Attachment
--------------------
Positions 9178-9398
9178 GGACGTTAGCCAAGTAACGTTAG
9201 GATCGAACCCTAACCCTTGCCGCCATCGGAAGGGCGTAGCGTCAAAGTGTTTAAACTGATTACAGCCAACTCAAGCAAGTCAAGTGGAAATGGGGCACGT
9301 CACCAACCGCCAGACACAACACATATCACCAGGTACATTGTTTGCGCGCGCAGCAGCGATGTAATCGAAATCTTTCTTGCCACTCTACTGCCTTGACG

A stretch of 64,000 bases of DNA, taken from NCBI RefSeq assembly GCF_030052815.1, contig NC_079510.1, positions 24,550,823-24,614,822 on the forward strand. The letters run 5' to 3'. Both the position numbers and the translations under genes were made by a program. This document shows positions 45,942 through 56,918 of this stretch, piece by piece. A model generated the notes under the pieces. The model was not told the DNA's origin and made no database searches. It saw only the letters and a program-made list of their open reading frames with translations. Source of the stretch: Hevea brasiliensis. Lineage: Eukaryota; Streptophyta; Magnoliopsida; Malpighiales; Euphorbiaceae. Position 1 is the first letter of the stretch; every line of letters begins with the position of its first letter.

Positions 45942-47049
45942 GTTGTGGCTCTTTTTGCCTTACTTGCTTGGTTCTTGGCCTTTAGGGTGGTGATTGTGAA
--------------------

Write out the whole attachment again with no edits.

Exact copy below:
Positions 9178-9398
9178 GGACGTTAGCCAAGTAACGTTAG
9201 GATCGAACCCTAACCCTTGCCGCCATCGGAAGGGCGTAGCGTCAAAGTGTTTAAACTGATTACAGCCAACTCAAGCAAGTCAAGTGGAAATGGGGCACGT
9301 CACCAACCGCCAGACACAACACATATCACCAGGTACATTGTTTGCGCGCGCAGCAGCGATGTAATCGAAATCTTTCTTGCCACTCTACTGCCTTGACG

A stretch of 64,000 bases of DNA, taken from NCBI RefSeq assembly GCF_030052815.1, contig NC_079510.1, positions 24,550,823-24,614,822 on the forward strand. The letters run 5' to 3'. Both the position numbers and the translations under genes were made by a program. This document shows positions 45,942 through 56,918 of this stretch, piece by piece. A model generated the notes under the pieces. The model was not told the DNA's origin and made no database searches. It saw only the letters and a program-made list of their open reading frames with translations. Source of the stretch: Hevea brasiliensis. Lineage: Eukaryota; Streptophyta; Magnoliopsida; Malpighiales; Euphorbiaceae. Position 1 is the first letter of the stretch; every line of letters begins with the position of its first letter.

Positions 45942-47049
45942 GTTGTGGCTCTTTTTGCCTTACTTGCTTGGTTCTTGGCCTTTAGGGTGGTGATTGTGAA